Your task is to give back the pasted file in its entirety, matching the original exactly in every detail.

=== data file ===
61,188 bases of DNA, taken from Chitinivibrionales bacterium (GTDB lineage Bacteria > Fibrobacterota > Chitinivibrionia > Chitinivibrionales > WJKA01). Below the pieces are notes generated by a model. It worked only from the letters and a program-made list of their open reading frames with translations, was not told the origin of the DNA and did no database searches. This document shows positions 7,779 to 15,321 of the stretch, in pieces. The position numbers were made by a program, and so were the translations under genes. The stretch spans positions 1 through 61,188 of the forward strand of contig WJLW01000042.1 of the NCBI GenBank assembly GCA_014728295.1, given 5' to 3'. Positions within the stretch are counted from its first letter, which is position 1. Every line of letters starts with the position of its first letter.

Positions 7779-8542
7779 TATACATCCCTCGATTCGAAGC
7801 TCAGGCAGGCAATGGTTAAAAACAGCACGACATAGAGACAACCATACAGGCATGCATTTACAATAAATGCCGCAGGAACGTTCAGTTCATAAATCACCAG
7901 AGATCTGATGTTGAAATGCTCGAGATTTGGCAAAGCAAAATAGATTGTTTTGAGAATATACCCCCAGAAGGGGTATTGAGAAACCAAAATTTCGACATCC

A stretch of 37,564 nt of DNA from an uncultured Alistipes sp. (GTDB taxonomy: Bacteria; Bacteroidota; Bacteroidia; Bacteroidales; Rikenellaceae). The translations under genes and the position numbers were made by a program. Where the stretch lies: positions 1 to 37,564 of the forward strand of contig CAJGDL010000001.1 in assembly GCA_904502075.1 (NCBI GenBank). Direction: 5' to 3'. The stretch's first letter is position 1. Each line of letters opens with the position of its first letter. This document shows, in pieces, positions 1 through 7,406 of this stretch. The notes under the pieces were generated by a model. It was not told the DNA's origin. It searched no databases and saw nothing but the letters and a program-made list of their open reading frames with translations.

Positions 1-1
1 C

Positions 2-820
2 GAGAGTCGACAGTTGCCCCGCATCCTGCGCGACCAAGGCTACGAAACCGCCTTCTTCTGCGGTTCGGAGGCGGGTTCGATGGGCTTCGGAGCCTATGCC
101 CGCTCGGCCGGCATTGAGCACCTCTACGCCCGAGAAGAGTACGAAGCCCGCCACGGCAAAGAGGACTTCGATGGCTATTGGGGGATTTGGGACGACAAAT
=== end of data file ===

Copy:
61,188 bases of DNA, taken from Chitinivibrionales bacterium (GTDB lineage Bacteria > Fibrobacterota > Chitinivibrionia > Chitinivibrionales > WJKA01). Below the pieces are notes generated by a model. It worked only from the letters and a program-made list of their open reading frames with translations, was not told the origin of the DNA and did no database searches. This document shows positions 7,779 to 15,321 of the stretch, in pieces. The position numbers were made by a program, and so were the translations under genes. The stretch spans positions 1 through 61,188 of the forward strand of contig WJLW01000042.1 of the NCBI GenBank assembly GCA_014728295.1, given 5' to 3'. Positions within the stretch are counted from its first letter, which is position 1. Every line of letters starts with the position of its first letter.

Positions 7779-8542
7779 TATACATCCCTCGATTCGAAGC
7801 TCAGGCAGGCAATGGTTAAAAACAGCACGACATAGAGACAACCATACAGGCATGCATTTACAATAAATGCCGCAGGAACGTTCAGTTCATAAATCACCAG
7901 AGATCTGATGTTGAAATGCTCGAGATTTGGCAAAGCAAAATAGATTGTTTTGAGAATATACCCCCAGAAGGGGTATTGAGAAACCAAAATTTCGACATCC

A stretch of 37,564 nt of DNA from an uncultured Alistipes sp. (GTDB taxonomy: Bacteria; Bacteroidota; Bacteroidia; Bacteroidales; Rikenellaceae). The translations under genes and the position numbers were made by a program. Where the stretch lies: positions 1 to 37,564 of the forward strand of contig CAJGDL010000001.1 in assembly GCA_904502075.1 (NCBI GenBank). Direction: 5' to 3'. The stretch's first letter is position 1. Each line of letters opens with the position of its first letter. This document shows, in pieces, positions 1 through 7,406 of this stretch. The notes under the pieces were generated by a model. It was not told the DNA's origin. It searched no databases and saw nothing but the letters and a program-made list of their open reading frames with translations.

Positions 1-1
1 C

Positions 2-820
2 GAGAGTCGACAGTTGCCCCGCATCCTGCGCGACCAAGGCTACGAAACCGCCTTCTTCTGCGGTTCGGAGGCGGGTTCGATGGGCTTCGGAGCCTATGCC
101 CGCTCGGCCGGCATTGAGCACCTCTACGCCCGAGAAGAGTACGAAGCCCGCCACGGCAAAGAGGACTTCGATGGCTATTGGGGGATTTGGGACGACAAAT